In a radial flux motor, magnetic flux moves from one tooth to the stator, back to the next tooth, and then to the magnets. On the other hand, an axial flux motor has a more efficient magnetic flux path: from one magnet, through the core, to another magnet.
These axial flux motors are also more efficient due to their intrinsically enhanced cooling. Because the coils can be pressed directly against the exterior motor case, they can cool much faster than in radial flux motors, which must transfer the coil heat through the stator of the motor.
What this all adds up to is a motor that can be insanely light compared to the amount of power it produces. Magnax claims their axial flux motors can reach up to 15 kW/kg peak, or 7.5 kW/kg nominal (9 hp/lb peak, or 4.5 hp/lb nominal).
This is our way of contributing to a sound environment for our children. Magnax enables industrial innovation with axial flux motor and generator technology that outperforms in efficiency, weight, reliability, and cost-effectiveness. Magnax supports the global transition to fully renewable power generation, electric transportation and ultra-efficient machines by innovating in next-generation electric motor and generator technology.
The prototype motor will be a 275 mm (10.8 inch) diameter motor weighing 22.5 kg (50 lb) and capable of between 300 to 408 kW (400-550 hp) of power. They are also developing a smaller 7 kg (15.4 lb) version of the same motor with a diameter of 185 mm (7.2 inches) and peak power output of 84 kW (113 hp). The company is envisioning the use of these motors in everything from electric motorcycles and vehicles to electric aircraft, and even in large wind turbines when used as generators.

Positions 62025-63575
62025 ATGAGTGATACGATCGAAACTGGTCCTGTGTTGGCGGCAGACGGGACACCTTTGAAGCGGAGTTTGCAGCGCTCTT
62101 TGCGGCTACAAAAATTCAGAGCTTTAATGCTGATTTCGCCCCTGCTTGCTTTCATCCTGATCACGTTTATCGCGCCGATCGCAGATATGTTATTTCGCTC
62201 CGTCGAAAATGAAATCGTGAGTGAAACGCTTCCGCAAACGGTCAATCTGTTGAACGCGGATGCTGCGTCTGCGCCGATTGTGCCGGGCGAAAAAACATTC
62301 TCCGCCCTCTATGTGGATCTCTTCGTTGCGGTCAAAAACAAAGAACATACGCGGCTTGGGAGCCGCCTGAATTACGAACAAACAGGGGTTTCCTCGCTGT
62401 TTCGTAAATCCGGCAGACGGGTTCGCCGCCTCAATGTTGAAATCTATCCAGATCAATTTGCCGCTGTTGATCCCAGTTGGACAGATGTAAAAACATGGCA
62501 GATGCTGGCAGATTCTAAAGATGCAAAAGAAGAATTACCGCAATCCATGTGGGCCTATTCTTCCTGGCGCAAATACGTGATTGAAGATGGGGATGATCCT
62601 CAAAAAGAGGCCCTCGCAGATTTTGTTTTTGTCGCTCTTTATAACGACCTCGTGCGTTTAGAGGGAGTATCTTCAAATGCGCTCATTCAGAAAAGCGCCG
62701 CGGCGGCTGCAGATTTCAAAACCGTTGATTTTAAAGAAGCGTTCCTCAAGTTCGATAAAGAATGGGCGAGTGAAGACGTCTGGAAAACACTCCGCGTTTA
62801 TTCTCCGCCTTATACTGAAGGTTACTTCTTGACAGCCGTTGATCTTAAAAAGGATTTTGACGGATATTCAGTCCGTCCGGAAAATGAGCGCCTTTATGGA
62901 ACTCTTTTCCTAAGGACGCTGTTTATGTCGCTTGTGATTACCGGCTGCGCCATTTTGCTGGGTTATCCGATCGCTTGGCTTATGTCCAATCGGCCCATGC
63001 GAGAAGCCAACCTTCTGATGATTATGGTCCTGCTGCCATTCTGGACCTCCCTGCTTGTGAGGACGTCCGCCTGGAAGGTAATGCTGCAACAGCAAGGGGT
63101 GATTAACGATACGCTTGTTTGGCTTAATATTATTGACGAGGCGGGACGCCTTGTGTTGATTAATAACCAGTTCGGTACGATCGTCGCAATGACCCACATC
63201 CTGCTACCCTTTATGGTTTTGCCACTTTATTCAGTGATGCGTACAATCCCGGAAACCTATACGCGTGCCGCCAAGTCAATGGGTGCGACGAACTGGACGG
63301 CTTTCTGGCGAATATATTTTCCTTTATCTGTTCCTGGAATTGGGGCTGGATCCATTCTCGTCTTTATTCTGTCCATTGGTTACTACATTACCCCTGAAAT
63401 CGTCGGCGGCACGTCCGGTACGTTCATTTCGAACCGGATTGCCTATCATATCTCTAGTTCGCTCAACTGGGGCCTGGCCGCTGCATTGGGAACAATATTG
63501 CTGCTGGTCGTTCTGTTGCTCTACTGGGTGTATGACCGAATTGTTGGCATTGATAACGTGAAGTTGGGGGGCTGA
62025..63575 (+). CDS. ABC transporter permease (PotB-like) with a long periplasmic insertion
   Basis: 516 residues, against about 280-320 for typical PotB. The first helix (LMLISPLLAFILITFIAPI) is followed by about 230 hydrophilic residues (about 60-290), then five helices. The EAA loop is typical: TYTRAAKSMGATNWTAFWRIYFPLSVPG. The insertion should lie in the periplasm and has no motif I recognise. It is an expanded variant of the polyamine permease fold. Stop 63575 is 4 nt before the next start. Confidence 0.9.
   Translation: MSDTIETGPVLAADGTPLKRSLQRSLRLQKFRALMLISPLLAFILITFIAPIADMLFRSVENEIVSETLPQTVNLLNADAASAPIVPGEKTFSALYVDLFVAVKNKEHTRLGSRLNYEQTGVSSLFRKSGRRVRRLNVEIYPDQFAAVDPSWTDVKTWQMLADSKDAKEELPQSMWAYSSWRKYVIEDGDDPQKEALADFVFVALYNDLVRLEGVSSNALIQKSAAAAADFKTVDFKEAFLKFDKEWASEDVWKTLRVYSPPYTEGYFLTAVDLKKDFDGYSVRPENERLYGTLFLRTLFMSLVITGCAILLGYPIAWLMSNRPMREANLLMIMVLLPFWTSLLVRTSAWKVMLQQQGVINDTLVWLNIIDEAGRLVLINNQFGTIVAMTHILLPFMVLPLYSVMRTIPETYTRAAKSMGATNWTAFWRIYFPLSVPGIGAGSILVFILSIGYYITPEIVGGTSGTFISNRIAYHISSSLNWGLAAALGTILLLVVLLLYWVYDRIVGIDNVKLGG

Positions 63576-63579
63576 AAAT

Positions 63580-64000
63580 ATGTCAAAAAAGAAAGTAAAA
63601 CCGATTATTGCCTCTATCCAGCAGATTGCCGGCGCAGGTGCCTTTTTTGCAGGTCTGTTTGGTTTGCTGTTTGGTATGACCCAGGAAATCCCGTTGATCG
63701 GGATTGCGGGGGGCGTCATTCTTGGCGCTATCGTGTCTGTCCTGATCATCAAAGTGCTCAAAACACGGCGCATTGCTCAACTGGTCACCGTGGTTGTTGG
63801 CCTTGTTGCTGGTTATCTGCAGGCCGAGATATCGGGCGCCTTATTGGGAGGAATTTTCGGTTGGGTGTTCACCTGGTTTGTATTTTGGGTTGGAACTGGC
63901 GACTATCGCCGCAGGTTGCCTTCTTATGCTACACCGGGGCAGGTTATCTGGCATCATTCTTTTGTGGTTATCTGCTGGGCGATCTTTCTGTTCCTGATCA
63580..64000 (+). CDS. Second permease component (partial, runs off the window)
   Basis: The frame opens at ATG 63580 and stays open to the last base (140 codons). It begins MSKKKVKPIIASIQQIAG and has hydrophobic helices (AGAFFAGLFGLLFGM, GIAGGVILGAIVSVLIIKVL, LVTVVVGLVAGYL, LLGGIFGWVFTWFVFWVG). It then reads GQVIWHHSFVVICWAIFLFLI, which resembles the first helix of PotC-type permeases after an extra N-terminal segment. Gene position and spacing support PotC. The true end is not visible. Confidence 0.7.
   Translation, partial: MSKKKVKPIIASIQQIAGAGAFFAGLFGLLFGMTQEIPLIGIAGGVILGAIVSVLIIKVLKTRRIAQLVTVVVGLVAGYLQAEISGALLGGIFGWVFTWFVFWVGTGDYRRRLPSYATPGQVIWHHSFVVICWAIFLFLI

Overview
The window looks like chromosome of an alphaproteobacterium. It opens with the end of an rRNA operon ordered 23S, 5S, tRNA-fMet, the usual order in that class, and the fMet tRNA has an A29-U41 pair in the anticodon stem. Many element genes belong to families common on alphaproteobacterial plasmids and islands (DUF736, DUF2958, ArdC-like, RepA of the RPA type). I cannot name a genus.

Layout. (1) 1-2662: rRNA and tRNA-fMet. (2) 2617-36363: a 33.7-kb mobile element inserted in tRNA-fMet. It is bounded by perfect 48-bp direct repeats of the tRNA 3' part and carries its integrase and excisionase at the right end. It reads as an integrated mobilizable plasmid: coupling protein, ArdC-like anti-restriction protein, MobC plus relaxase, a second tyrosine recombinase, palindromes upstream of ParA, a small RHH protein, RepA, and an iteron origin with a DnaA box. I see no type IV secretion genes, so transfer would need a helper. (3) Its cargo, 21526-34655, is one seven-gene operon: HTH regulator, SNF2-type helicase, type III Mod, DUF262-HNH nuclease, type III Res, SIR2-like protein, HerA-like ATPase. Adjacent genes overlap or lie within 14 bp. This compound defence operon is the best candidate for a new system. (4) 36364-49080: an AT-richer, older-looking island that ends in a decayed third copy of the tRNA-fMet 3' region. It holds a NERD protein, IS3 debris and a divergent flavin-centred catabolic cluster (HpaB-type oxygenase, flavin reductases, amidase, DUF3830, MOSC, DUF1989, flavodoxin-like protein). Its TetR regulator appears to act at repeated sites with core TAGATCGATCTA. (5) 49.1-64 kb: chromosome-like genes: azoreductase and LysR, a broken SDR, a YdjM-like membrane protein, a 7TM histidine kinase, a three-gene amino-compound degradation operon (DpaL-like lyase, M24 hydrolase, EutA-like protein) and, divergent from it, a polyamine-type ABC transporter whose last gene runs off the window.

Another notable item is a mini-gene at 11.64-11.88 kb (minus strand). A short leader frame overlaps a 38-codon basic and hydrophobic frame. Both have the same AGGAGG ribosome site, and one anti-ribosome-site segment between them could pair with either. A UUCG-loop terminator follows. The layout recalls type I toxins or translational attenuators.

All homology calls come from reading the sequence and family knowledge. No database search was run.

Traditional radial flux motors, which use permanent magnets or induction motors in an electric field, are undergoing extensive development aimed at optimising their weight and cost. That can only go so far, however, so moving to a completely different machine type such as axial flux might be a good alternative.
That makes axial flux motors much more compact; the axial length of the machine is much shorter compared to radial machines, a factor that is often crucial for an application such as an inwheel motor. The slim and lightweight structure results in machines with a higher power and torque density than a comparable radial machine, without the need to resort to very high speed operation.
Axial flux motors can also be highly efficient, with efficiencies typically over 96%. That comes from the shorter, one-dimensional flux path, which is comparable to or better than the very best 2D radial flux motors on the market.